GENERAL DISTILLERS, LTD., v. WHOLESALE LIQUOR DRIVERS–SALESMEN UNION, LOCAL 109 et al.
Plaintiff brought this action to enjoin defendants from maintaining pickets in front of plaintiff's place of business. After a hearing at which oral testimony and documentary proof was received, the trial court denied plaintiff a temporary restraining order, and thereafter entered an order sustaining defendants' demurrer to the complaint without leave to amend. Plaintiff took an appeal from each order.
The controversy arose over the failure of the parties to enter into a contract relating to the employment of salesmen in the operation of plaintiff's business. The contract was prepared and submitted to plaintiff by a representative of the defendant union. It was dated July 1, 1941, and delivered to plaintiff about September 1, 1941, but up to November 26, 1941, plaintiff had not signed it. Thereupon the defendant union placed two pickets in front of plaintiff's place of business. It is conceded that the picketing was peaceful. The contract called for a closed shop, and the position taken by plaintiff at the hearing was that it was willing to enter into a union contract with the defendants but that it objected to certain provisions in the contract relating to a closed shop, claiming that it would have been “ruinous” to its business to try to operate under the objectionable provisions. In opposition to the granting of the preliminary restraining order the defendant union contended that the situation fell within and was controlled by recent decisions of the Supreme Court, notably McKay v. Retail Auto. S. L. Union No. 1067, 16 Cal.2d 311, 106 P.2d 373, and Shafer v. Registered Pharmacists Union, 16 Cal.2d 379, 106 P.2d 403. The trial court so ruled, and those cases doubtless sustain its ruling, for it is held therein in effect that where the picketing is peaceful an injunction may not be granted upon the ground that it is being conducted to secure a union or closed shop contract. Moreover and in any event, it is well settled that the granting or denial of a temporary restraining order is left to the discretion of the trial court, and that its order should not be set aside except upon a clear showing of an abuse of that discretion. Palm Springs, etc., Co. v. Kieberk Corp., 37 Cal.App.2d 642, 100 P.2d 346. We find no such abuse of discretion herein.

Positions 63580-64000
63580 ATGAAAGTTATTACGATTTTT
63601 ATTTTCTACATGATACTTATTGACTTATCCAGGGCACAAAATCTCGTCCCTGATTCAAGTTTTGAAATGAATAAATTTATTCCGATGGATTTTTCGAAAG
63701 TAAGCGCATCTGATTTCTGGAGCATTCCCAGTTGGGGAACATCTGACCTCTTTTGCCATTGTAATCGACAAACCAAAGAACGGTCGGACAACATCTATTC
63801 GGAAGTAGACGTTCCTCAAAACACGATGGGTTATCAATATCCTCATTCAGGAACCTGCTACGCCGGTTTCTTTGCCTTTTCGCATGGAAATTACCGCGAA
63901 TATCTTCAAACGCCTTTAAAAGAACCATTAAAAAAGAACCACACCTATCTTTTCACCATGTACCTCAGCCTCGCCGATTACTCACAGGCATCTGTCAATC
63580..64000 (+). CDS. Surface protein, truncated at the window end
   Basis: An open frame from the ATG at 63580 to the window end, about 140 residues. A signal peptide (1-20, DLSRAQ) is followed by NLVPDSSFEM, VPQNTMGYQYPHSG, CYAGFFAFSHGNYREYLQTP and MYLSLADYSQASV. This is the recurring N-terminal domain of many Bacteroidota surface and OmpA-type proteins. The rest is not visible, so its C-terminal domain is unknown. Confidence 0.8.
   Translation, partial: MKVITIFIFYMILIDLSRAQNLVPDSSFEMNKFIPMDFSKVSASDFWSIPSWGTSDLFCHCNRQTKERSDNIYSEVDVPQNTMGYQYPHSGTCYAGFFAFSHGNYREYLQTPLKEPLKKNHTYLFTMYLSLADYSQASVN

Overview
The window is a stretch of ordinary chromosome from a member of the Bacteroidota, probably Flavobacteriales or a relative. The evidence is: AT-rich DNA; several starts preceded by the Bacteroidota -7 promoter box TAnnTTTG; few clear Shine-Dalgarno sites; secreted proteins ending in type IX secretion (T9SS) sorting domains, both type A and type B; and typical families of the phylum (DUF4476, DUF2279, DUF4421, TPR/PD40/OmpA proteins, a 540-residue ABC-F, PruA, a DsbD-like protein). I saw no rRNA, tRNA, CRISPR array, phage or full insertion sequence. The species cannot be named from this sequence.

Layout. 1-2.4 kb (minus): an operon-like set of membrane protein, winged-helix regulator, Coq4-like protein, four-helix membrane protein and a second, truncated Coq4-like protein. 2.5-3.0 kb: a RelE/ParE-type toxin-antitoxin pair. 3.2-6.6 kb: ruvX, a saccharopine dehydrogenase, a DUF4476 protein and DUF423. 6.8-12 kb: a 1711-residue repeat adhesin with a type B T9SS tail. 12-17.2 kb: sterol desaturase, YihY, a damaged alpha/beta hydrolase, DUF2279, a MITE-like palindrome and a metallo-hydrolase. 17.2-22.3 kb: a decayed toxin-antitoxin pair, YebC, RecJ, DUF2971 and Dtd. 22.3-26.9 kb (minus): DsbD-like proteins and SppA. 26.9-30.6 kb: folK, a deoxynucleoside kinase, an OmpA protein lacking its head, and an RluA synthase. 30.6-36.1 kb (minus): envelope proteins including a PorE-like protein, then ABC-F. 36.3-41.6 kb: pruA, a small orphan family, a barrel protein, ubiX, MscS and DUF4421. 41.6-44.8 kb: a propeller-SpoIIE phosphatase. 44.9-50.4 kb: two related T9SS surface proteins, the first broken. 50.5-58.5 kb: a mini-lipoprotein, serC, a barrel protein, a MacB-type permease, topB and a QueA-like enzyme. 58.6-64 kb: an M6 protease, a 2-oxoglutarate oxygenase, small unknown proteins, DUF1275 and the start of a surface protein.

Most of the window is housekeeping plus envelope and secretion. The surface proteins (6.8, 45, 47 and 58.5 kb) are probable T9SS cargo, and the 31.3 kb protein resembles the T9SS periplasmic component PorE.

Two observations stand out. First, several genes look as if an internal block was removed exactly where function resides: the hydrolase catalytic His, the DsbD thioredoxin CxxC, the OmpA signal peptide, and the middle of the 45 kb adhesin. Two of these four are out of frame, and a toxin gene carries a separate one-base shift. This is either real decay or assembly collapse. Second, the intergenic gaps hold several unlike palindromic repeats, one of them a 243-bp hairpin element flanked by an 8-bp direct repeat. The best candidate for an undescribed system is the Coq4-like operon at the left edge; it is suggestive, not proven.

As to the second appeal, it was taken from the minute order which recited merely that the demurrer was sustained without leave to amend. No final judgment was ever entered thereon. It has long since been held, uniformly, that no appeal lies from an order sustaining a demurrer without leave to amend; that if such appeal is attempted it will be dismissed; that the only method of reviewing such an order is by way of an appeal from the final judgment entered thereon, if and when such judgment is entered. Braren v. Reliable Carpet Works, Inc., 125 Cal.App. 489, 13 P.2d 972; Doran v. Sherman, 18 Cal.App.2d 479, 64 P.2d 442; Beckjord v. Slusher, 22 Cal.App.2d 559, 71 P.2d 820; Scott v. Security Title Ins. & Guar. Co., 9 Cal.2d 606, 72 P.2d 143, 117 A.L.R. 1049.
For the reasons stated, the order denying the preliminary restraining order is affirmed, and the appeal from the order sustaining the demurrer without leave to amend is dismissed.
PETERS, P. J., and WARD, J., concurred.